Kubrick managed in this film not only to translate a historical novel to the screen, but to bring a bygone era vividly to life on film. There is some dispute, however, as to the accuracy of that vision. On the one hand, one might almost go so far as to say that, if the technical equipment to make a movie had been available in the 18th century, the films made then would look exactly like Barry Lyndon. On the other hand, as Stephenson argues, the film’s view of the 18th century reflects an outmoded perception that the “entire period was an Age of Reason, when emotions were kept suppressed beneath a glittering surface of wit, and when all manners were as studied as those of Lord Chesterfield. ”To the contrary, it could be argued that recent historians “have begun to reinterpret the era as an Age of Sensibility, when fashionable people made a cult of expressing their emotions and following them out to their finest nuances. ”
   At any rate, Barry Lyndon certainly has a look that is unique, even for a visual perfectionist like Kubrick. He had been unimpressed with the standard “Hollywood” look of period films, and he reasoned that the only way to capture an age without electricity was to photograph the scenes with only natural light and candlepower. He and cinematographer JOHN ALCOTT had already discussed techniques of filming by candlelight during the making of 2001, but only now, with the development of a Zeiss lens that was 50 mm in focal length with an aperture of f0. 7 (a full two stops faster than the fastest lenses of the day), was he able to photograph such celebrated sequences as the candlelit gambling scenes.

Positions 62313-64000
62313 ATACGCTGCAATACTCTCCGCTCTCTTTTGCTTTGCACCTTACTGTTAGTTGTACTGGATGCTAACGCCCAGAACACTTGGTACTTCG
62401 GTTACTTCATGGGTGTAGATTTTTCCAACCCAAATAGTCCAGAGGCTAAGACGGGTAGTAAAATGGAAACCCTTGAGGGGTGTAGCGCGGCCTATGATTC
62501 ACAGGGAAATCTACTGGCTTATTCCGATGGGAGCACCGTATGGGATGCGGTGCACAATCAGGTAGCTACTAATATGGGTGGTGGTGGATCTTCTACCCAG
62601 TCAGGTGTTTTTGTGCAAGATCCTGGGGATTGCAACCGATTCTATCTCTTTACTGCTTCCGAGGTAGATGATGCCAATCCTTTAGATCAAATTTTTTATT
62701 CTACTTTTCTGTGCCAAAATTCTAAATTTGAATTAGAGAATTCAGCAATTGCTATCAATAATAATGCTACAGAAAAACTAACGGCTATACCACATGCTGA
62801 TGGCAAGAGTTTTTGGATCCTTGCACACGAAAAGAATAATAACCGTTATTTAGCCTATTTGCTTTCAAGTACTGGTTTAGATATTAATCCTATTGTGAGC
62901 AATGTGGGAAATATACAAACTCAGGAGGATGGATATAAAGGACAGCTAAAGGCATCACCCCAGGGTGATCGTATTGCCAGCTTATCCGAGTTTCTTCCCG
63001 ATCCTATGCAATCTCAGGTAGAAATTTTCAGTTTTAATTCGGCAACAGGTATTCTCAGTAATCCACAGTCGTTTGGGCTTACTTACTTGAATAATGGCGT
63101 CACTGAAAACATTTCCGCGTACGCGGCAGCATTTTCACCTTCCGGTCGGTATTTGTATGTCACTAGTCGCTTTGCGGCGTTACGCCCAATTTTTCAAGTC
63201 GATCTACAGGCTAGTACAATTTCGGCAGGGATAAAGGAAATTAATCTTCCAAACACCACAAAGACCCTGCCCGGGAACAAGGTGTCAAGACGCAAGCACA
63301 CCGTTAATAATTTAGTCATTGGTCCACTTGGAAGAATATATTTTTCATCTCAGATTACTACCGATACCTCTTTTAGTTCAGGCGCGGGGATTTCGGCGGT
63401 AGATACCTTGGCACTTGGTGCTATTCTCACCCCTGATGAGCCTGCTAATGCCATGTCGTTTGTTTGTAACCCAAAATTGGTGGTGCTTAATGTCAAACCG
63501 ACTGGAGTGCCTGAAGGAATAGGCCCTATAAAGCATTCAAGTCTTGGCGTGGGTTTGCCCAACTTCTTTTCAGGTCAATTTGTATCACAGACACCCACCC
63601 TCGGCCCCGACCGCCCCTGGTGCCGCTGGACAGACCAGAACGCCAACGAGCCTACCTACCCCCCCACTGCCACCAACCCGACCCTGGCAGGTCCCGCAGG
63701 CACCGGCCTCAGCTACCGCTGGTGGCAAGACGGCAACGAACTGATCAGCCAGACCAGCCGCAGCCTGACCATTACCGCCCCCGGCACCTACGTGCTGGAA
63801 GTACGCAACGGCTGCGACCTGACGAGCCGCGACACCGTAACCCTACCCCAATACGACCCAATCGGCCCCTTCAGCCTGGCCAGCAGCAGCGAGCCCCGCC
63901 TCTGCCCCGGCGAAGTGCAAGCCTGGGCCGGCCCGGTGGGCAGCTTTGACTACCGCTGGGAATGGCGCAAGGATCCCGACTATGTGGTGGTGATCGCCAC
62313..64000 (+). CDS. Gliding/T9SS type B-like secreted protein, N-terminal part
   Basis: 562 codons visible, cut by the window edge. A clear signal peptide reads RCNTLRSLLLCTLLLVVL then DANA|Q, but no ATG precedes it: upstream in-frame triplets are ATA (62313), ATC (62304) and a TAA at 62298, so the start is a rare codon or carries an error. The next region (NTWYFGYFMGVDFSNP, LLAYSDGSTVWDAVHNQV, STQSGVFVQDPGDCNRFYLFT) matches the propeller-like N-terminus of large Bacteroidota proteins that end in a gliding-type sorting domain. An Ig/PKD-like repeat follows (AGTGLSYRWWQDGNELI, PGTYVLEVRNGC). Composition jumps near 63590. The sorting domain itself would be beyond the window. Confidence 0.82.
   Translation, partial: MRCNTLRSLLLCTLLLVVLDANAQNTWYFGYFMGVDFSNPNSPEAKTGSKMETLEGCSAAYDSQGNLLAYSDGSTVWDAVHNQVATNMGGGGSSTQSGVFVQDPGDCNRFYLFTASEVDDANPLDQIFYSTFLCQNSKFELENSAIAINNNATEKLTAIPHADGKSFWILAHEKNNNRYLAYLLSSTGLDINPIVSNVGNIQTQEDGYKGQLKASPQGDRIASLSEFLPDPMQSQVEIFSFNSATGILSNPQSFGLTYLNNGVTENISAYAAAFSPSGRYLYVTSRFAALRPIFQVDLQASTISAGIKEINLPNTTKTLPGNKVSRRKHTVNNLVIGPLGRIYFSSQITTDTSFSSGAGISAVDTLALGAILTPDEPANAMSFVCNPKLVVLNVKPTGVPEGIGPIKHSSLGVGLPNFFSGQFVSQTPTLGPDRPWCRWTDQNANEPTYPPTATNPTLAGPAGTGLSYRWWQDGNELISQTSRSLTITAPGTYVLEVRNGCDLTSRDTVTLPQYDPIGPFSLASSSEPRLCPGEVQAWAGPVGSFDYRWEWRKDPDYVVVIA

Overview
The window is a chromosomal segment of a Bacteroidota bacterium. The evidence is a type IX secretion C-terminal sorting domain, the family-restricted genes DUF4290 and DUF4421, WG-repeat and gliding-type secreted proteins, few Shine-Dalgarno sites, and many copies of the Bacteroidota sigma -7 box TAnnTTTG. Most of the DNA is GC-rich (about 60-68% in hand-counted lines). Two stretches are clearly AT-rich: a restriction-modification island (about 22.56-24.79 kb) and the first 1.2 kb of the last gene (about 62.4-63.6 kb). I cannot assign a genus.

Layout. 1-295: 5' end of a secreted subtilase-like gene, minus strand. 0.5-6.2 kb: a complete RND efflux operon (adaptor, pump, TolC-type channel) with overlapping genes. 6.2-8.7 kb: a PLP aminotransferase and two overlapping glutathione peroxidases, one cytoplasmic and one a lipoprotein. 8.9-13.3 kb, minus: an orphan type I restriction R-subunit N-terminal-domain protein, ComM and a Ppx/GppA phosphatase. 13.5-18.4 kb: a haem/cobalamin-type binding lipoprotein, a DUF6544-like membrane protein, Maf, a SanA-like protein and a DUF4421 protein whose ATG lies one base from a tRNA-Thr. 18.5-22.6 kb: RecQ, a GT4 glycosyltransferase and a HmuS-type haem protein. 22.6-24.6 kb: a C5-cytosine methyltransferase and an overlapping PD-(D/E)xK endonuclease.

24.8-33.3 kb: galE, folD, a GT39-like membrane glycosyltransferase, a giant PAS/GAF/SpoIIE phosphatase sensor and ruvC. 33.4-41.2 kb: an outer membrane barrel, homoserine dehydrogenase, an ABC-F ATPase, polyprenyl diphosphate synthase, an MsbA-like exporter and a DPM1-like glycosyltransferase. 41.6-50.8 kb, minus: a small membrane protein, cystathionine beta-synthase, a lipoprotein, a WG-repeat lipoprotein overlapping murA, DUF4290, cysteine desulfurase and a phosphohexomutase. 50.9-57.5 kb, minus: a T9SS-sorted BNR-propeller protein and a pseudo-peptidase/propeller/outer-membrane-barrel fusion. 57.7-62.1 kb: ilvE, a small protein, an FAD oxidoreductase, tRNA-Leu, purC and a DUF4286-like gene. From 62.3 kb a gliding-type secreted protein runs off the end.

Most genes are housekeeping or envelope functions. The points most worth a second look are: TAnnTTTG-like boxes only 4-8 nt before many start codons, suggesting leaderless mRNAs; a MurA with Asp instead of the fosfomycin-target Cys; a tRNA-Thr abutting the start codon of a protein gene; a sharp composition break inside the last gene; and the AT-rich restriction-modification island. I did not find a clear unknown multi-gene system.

Moreover, Kubrick was determined to avoid the soundstage artifice of fake sets and props by photographing mostly in actual period settings (it was the first Kubrick film to be shot entirely on location). Battle scenes were photographed near Dublin. Dublin Castle was used for the chevalier’s home. Castle Howard in England served as the Lyndon estate. A second unit was dispatched to Germany to photograph castles and period streets. Costumers Milena Canonero and Ulla-Britt Söderlund purchased 18thcentury clothes, which were still available in England, and supervised the making of many more costumes modeled on actual designs. The eminent hairdresser Leonard of London fashioned dozens of hairpieces, including the ornate wigs worn by Marisa Berenson. Period paintings by Fragonard and Watteau were carefully studied and imitated. Rather than shoot with his customary dolly and tracking shots, Kubrick and Alcott frequently employed zoom lenses, which had a “flattening” effect on the image, comparable to the surfaces of paintings. An exception to this technique came in the battle sequence, where a long tracking shot on an 800-foot track captured the action.